Publicity Tactic: Are Your Biggest Competitors Really Your Best Friends?

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Publicity Tactic: Are Your Biggest Competitors Really Your Best Friends?

My article on Publicity Ethics last week really struck a chord. I received many “good job” messages and only a handful of unsubs.

Vijay asked a good question. Could I provide examples of “co-opetition” the word that means how to work with your competitors?

Some of my best friends are “competitors.” That is, we all offer PR services to authors, speakers, coaches, consultants and small businesses. However, we all offer a slightly different part of the publicity puzzle.

I provide leads and press releases.

Joan Stewart, the Publicity Hound, offers advice and training materials.
Jess Todfeld, Karen Friedman, Shawne Duperon, TJ Walker and Susan Harrow offer media training. They are all in different parts of the country, so I can match prospects with them based on geography and fit.

Jonathan Bernstein offers crisis communications counseling.

Bruce Freeman pitches the media.

Of course, I’m pals with Jill Lublin, Steve Harrison, Bill Harrison, Jim Bowman, Mark Harty, David Mathison, Nancy Juetten, Raleigh Pinsky, David Newman, Alex Carrol, Rick Frishman, Robert Stack, and a zillion other people who have helped me and vice versa.

While we are all in PR, we all do different parts of PR, so we can freely refer clients to each other knowing that we are helping our clients find the best person for the job.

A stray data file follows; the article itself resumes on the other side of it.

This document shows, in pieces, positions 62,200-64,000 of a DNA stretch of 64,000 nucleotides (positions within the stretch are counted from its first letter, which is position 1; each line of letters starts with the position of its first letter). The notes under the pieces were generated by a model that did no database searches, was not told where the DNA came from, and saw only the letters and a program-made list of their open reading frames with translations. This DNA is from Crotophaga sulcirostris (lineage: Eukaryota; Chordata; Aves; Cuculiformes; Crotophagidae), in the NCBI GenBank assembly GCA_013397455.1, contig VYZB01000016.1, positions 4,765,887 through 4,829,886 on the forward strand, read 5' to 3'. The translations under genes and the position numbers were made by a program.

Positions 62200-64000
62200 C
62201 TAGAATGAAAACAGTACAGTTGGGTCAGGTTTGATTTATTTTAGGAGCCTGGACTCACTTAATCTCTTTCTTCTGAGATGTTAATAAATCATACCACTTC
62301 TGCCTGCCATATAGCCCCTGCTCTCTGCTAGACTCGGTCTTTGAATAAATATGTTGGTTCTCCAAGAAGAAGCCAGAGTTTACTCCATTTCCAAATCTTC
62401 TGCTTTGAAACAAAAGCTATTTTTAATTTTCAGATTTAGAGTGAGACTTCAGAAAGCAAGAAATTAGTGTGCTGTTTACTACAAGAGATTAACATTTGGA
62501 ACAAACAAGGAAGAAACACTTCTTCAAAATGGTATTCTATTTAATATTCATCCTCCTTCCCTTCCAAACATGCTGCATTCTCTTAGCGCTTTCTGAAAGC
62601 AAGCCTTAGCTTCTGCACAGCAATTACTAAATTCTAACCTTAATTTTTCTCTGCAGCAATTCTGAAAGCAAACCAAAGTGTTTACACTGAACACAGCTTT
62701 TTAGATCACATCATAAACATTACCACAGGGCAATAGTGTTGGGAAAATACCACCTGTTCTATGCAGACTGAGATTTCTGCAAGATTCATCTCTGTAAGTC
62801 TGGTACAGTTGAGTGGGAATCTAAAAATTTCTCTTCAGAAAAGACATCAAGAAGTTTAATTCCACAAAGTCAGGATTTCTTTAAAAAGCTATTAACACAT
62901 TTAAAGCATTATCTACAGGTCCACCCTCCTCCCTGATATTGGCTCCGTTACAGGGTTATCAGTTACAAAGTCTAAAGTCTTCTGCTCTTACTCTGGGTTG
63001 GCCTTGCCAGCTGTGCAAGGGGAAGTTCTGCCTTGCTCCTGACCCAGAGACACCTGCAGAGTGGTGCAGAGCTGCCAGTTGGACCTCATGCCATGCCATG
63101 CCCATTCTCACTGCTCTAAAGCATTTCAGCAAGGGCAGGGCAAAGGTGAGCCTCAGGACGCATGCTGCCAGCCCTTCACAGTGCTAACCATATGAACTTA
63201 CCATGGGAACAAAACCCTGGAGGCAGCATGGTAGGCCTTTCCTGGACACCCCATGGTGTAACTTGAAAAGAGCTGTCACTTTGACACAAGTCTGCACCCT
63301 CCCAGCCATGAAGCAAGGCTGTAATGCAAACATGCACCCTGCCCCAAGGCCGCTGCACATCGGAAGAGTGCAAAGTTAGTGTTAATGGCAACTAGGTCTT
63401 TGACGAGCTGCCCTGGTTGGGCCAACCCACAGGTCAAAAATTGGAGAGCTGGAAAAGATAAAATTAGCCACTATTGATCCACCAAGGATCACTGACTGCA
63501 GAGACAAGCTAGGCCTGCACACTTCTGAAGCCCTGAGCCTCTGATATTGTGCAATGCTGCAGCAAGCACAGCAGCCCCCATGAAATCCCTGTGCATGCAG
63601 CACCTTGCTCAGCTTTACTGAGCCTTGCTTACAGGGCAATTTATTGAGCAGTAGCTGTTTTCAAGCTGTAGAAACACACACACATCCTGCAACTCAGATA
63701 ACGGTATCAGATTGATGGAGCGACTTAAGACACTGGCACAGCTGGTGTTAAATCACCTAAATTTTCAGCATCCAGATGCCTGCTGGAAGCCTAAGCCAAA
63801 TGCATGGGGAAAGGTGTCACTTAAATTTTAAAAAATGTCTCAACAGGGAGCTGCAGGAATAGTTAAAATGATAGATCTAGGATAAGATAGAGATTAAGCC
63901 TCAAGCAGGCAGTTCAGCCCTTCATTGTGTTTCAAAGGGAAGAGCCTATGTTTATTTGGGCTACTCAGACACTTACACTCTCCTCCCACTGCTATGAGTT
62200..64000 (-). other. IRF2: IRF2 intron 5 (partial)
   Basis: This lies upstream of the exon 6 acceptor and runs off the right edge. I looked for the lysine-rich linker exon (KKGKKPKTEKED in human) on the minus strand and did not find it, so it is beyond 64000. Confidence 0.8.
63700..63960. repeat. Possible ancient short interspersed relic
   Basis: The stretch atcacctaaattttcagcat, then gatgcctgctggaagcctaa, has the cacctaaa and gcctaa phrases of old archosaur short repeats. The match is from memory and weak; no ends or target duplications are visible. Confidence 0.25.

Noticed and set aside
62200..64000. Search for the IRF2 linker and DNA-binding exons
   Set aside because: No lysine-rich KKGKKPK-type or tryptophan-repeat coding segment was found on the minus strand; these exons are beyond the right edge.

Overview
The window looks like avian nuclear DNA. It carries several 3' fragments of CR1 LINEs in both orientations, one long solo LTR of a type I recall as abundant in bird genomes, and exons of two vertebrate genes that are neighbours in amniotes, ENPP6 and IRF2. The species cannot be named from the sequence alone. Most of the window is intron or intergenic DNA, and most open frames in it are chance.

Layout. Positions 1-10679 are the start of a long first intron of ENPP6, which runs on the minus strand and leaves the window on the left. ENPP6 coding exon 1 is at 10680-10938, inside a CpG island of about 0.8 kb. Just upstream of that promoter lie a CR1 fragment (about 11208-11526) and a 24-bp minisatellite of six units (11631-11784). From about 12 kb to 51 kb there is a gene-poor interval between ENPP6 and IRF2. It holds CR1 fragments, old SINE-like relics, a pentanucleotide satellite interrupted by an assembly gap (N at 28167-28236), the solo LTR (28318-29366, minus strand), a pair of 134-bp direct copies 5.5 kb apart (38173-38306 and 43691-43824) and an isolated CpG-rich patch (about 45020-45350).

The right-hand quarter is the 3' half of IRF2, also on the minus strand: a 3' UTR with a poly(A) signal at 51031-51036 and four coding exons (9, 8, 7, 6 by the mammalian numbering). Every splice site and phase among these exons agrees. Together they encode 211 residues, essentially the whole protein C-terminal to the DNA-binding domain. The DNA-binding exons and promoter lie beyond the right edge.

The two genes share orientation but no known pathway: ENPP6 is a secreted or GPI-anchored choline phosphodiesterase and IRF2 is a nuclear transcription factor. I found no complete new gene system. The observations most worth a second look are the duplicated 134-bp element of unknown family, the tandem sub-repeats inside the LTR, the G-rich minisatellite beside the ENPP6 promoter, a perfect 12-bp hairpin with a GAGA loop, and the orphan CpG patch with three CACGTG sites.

That’s co-opetition.

We also might exchange small commissions (or not, depending on the relationship) and that sweetens the pot.

We also can pick up the phone and call each other to get feedback on our problems and insights into our ideas. I’ve killed many projects when my buddies told me the idea was stupid or already done. And I’ve had ideas made better with the suggestions of my co-opetitors.

There’s an old saying in the martial arts that you use your opponents force to your advantage. If he punches, you use that momentum to thrown him.

The same is true with co-opetition. If you try to fight your opponents, you waste energy and can get a fist in the face. If you use their momentum, you win, they win and the mutual client wins.

Try it.

Who are your biggest competitors? Can they turn into natural allies?

By |2016-11-28T23:38:19+00:00August 9th, 2011|Book marketing, Branding, Marketing, PR LEADS General Advice|0 Comments

About the Author:

Dan Janal, author of "Write Your Book In A Flash!" helps leaders write books so they can get more clients and sell more products. My clients get terrific results from my coaching, developmental editing and ghostwriting. For info, go to

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